September 9, 2013 - nik

September 9, 2013 - dax

September 9, 2013 - dxy

September 9, 2013 - oil

 

BEARISH TRENDS

September 9, 2013 - VIX

September 9, 2013 - yen

September 9, 2013 - natgas

September 9, 2013 - gold
September 9, 2013 - copper

 



Congress, Save Us!

“For God’s sake declare the colonies independent at once, and save us from ruin.”

-John Page

 

That’s what Page said to Thomas Jefferson in the Spring of 1776. By September (on this day in fact), the Continental Congress officially named its union of independent states, the Unites States.

 

And the rest is history (sort of). We’re a long way from Patrick Henry’s “give me liberty, or give me death” speech from Virginia (March of 1775).  At this point, Congress is the butt of most jokes. But in these Unites States, anything can happen – there’s always a chance!

 

Imagine Congress saves us from seeing $6 at the pump? My simpleton read-through of Obama’s QA from St Petersburg last week is that he’ll respect Congress’ wishes if he can’t sell action in Syria. A no-action vote could save the American Consumer from ruin.

 

Back to the Global Macro Grind

 

There is no greater threat to this country than empowering both the almighty petro-dollar and/or the conflicted and compromised overlords who get paid by it. One of the most misunderstood realities of the 2008 crisis was $150 oil. Never forget that.

 

Since they are now front-running Obama with weapons of manic media, do you think Putin or Assad (or any of these whack jobs in Latin America or the Middle East) would stand a chance if the President of the United States started pulverizing them with a Weapon of Mass Currency Appreciation?

 

Both Reagan and Clinton seemed a lot stronger versus the Ruskies than Bush or Obama have been. Have you ever thought to yourself whether or not $20 oil had anything to do with that? How about the +4% US GDP growth rips of 1983-89 and 1993-99? Both were #StrongDollar, Strong America periods for both our Presidents and people.

 

“Our” – I keep saying our – and I am Canadian! For God’s sake Americans, stand up to this.

 

While both the US Dollar and US stock market seem to be sniffing out a no-action vote on Syria, they haven’t gone after the price of oil, yet. Check out last week’s most speculative lines on Middle Eastern conflict (commodities):

  1. Crude Oil’s net long position (futures and options contracts) just off its all-time high to +386,982 contracts
  2. Gold’s net long position was up another +3.6% w/w to +101,396 contracts = highest since January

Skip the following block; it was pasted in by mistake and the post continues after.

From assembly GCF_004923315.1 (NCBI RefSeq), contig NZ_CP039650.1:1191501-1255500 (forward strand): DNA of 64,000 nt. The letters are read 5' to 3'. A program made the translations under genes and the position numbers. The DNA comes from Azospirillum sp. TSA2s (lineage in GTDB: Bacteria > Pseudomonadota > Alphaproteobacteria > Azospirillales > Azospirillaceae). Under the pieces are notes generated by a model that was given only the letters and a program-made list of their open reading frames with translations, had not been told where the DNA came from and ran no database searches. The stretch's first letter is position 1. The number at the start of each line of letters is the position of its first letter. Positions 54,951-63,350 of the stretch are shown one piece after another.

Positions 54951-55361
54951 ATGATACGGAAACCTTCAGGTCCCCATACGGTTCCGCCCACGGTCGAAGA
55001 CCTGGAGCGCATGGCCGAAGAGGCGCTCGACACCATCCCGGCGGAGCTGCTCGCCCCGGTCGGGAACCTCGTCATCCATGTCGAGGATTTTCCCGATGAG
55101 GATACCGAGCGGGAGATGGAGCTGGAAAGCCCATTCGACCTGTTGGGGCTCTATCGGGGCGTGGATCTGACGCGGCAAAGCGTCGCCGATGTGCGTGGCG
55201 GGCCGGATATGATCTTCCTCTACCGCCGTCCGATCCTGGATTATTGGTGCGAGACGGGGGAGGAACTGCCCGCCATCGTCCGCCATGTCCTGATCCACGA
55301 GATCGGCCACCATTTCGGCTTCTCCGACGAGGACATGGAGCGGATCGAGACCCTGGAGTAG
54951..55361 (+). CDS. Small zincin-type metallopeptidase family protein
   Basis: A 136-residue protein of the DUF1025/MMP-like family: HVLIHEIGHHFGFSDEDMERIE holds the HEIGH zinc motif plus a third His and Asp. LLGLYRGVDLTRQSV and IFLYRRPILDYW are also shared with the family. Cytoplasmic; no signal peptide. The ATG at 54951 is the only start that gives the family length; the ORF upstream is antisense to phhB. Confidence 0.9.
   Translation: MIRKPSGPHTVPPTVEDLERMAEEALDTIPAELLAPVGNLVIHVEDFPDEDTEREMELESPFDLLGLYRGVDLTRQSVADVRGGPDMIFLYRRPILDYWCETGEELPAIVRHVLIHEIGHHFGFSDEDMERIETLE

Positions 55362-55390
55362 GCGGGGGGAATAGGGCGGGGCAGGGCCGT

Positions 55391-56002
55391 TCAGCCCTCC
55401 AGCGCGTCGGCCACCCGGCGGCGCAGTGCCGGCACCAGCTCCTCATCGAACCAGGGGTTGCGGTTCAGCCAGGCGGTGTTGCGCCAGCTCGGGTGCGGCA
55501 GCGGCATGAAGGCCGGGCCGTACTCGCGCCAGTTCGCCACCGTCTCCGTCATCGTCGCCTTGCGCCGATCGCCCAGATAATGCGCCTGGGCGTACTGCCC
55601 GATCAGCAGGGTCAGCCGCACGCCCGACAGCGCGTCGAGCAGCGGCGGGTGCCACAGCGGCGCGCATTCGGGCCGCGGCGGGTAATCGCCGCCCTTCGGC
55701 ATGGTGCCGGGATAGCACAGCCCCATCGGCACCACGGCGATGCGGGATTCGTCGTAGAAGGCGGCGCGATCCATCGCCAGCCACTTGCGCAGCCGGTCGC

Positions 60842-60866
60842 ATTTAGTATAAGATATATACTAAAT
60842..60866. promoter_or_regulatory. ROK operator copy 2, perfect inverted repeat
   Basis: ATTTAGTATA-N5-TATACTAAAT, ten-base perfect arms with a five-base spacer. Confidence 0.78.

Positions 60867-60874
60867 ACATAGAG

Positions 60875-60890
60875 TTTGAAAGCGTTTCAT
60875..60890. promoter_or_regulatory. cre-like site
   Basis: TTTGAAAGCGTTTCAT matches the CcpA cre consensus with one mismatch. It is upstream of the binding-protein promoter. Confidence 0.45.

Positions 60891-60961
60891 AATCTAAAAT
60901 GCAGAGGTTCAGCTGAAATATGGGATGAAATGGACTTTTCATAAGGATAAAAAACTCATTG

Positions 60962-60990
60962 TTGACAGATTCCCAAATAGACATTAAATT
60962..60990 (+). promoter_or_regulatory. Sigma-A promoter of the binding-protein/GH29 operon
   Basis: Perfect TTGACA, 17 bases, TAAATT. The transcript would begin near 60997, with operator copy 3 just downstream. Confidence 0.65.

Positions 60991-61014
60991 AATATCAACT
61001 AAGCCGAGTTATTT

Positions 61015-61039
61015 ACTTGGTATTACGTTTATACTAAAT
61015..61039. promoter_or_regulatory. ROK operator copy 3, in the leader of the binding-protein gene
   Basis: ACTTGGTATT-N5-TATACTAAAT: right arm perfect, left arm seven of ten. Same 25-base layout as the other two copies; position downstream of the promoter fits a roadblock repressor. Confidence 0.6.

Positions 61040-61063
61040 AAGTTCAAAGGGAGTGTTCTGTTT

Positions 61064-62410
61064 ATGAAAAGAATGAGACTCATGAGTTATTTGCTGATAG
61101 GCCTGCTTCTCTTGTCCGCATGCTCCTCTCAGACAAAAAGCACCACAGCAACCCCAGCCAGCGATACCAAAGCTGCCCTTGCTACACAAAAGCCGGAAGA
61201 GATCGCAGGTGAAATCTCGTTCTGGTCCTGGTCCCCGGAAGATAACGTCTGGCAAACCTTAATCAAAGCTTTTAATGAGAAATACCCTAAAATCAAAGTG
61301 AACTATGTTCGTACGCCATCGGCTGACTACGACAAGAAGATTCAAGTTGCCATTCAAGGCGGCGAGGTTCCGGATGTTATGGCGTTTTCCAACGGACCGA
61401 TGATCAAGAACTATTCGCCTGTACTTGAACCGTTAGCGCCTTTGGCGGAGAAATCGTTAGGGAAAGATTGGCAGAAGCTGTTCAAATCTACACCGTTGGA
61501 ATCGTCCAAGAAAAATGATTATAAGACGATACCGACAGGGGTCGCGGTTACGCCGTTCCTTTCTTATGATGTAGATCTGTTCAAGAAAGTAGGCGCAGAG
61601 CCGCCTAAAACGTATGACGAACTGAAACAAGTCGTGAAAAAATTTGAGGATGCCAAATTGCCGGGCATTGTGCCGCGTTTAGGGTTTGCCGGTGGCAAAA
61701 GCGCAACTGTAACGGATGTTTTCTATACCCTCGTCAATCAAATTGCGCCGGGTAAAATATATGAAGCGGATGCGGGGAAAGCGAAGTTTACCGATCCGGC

That’s right Sons of Washington, when Wall Street wants to roll the bones on geo-political risk, they opt for the asset class with the highest beta, and then lever up those bets with options contracts. That’s why they’re great contra-indicators as they peak.

 

Gold peaked when speculation peaked that the USA would use the only other weapon of mass currency destruction that’s more dangerous than the Taliban – The Federal Reserve’s Dollar Debauchery campaign.  That was 2011-2012.

 

So when will oil peak? (*hint, it already did in 2008)

 

If we don’t do Syria, oil prices have plenty of intermediate-term downside – and, as a result, the US Consumer has plenty of intermediate-term upside.

 

Across our core risk management durations, here are the lines of support for WTI and Brent Oil that matter to me most:

  1. BRENT: immediate-term TRADE resistance = $117.98; intermediate-term TREND support = $108.35
  2. WTI: immediate-term TRADE resistance = $110.86; intermediate-term TREND support = $102.89

In other words, the opportunity for Obama here is to back off Syria and give Americans a 7-8% back-to-school tax cut (to TREND support) at the pump.

 

God forbid he drives a #StrongDollar move above and beyond a no-action call on Syria (i.e. hires Summers to taper and tighten). Oil prices could crash.

 

That’s what I’m talking about! Oh yeah – a little more red, white, and blue pin action for the only community of investors who are killing it in 2013 YTD – Growth Investors.

 

Last week’s Hedgeye Risk Management Style Factors were screaming growth:

  1. Top 25% (SP500 Quartile data) EPS Growers = +24% YTD (vs +15.5% YTD for the bottom 25% quartile)
  2. Low Yield (i.e. higher growth) Stocks = +26.4% YTD (vs +11.0% for High Dividend Yielding stocks)
  3. Consumer Discretionary (XLY) = +1.7% SEP and +23.6% YTD vs Utilities (XLU) -0.9% SEP and +5.9% YTD

“Screaming” – yes, Patrick Henry style - keep screaming at the government to strengthen the Dollar. That includes cutting defense spending from the all-time USA high Obama established in 2011.

 

Never, ever, forget that the government of these United States works for you – not the other way around.

 

Our immediate-term Global Macro Risk Ranges are now:

 

UST 10yr Yield 2.83-3.01%

SPX 1

VIX 15.07-17.49

USD 82.02-82.91

Brent 114.66-117.89

Gold 1

 

Best of luck out there this week,

KM

 

Keith R. McCullough
Chief Executive Officer

 

Congress, Save Us! - Chart of the Day

 

Congress, Save Us! - Virtual Portfolio